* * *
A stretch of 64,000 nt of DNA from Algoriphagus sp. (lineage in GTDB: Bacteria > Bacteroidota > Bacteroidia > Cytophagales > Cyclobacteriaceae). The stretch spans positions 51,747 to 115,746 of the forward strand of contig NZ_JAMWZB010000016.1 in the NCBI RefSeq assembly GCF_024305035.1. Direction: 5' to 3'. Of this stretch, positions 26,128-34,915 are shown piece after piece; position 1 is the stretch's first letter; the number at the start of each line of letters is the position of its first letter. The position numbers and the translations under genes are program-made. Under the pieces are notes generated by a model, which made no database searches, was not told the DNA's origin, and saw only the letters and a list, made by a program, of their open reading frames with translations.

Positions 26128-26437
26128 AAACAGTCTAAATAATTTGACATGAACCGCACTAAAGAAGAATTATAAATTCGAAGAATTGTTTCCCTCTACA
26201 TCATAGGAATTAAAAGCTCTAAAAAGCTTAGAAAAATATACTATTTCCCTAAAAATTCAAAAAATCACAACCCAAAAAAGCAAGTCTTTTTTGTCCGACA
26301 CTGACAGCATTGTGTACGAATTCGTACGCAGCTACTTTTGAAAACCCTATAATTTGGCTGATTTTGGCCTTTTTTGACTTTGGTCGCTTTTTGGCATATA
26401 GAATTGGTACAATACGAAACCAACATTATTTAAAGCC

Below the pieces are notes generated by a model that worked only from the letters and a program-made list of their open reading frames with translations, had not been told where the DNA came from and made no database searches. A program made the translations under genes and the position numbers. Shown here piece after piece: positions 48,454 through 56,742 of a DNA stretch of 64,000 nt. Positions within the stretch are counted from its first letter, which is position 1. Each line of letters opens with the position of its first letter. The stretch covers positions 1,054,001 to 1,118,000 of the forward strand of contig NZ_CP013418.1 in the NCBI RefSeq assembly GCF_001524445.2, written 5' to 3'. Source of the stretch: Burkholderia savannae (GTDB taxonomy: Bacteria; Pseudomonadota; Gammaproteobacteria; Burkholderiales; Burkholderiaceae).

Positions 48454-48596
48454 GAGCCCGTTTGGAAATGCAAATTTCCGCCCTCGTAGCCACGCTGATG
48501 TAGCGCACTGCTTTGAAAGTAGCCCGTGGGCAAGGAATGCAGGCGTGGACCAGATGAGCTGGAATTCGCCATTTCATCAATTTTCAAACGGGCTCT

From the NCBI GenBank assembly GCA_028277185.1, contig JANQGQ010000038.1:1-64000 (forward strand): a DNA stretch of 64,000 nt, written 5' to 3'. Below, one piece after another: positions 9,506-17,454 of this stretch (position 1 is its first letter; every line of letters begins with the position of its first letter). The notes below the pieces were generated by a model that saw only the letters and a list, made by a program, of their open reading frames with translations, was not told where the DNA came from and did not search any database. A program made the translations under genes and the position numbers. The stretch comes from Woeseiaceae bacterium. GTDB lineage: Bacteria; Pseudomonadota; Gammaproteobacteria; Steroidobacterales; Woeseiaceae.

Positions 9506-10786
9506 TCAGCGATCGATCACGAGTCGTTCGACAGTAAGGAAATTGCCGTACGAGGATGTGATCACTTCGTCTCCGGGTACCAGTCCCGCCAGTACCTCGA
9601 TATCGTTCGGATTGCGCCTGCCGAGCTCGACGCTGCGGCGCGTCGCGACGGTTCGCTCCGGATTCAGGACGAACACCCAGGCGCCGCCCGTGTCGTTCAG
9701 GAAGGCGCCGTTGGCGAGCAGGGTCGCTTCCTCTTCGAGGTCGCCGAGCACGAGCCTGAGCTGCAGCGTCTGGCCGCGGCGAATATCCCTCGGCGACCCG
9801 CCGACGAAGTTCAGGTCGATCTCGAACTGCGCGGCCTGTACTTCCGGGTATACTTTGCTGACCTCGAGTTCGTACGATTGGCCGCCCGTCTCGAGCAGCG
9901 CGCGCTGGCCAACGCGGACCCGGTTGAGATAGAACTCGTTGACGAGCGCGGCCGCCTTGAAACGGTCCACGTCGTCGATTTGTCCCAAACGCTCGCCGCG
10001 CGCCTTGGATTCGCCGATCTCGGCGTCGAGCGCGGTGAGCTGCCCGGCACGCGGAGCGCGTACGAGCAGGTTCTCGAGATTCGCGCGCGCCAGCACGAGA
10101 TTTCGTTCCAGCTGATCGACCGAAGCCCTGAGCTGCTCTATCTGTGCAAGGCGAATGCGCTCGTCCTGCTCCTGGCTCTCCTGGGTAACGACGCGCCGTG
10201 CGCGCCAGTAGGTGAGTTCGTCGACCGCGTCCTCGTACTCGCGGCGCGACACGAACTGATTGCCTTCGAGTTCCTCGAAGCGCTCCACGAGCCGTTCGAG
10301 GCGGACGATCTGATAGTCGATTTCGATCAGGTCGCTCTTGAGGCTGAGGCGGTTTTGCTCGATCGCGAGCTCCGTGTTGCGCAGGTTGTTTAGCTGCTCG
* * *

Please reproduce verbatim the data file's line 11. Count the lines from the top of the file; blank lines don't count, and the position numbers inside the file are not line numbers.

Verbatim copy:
From the NCBI GenBank assembly GCA_028277185.1, contig JANQGQ010000038.1:1-64000 (forward strand): a DNA stretch of 64,000 nt, written 5' to 3'. Below, one piece after another: positions 9,506-17,454 of this stretch (position 1 is its first letter; every line of letters begins with the position of its first letter). The notes below the pieces were generated by a model that saw only the letters and a list, made by a program, of their open reading frames with translations, was not told where the DNA came from and did not search any database. A program made the translations under genes and the position numbers. The stretch comes from Woeseiaceae bacterium. GTDB lineage: Bacteria; Pseudomonadota; Gammaproteobacteria; Steroidobacterales; Woeseiaceae.